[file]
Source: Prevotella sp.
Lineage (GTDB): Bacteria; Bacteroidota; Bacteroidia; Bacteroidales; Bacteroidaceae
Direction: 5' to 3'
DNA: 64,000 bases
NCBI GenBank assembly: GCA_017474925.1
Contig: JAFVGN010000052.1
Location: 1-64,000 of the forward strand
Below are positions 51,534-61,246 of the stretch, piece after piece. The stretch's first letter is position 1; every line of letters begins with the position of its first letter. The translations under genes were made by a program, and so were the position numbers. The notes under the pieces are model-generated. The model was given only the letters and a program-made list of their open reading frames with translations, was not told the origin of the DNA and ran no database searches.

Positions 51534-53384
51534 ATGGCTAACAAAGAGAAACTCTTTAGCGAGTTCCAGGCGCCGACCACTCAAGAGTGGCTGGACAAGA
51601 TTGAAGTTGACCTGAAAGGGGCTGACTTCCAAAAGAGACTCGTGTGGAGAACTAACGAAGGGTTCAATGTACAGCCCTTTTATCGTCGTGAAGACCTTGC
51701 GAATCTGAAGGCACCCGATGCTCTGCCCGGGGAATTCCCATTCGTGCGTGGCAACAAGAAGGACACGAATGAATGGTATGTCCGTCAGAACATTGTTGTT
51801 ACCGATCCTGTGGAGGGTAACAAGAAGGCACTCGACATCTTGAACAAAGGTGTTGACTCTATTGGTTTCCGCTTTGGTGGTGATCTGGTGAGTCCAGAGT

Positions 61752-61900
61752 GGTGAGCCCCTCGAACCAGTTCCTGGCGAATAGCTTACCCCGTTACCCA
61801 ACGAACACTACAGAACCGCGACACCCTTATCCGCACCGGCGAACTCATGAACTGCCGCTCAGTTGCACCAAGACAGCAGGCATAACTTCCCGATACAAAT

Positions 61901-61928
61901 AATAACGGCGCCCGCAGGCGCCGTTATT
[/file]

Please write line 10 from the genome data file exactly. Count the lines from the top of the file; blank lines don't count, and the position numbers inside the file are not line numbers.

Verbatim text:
51534 ATGGCTAACAAAGAGAAACTCTTTAGCGAGTTCCAGGCGCCGACCACTCAAGAGTGGCTGGACAAGA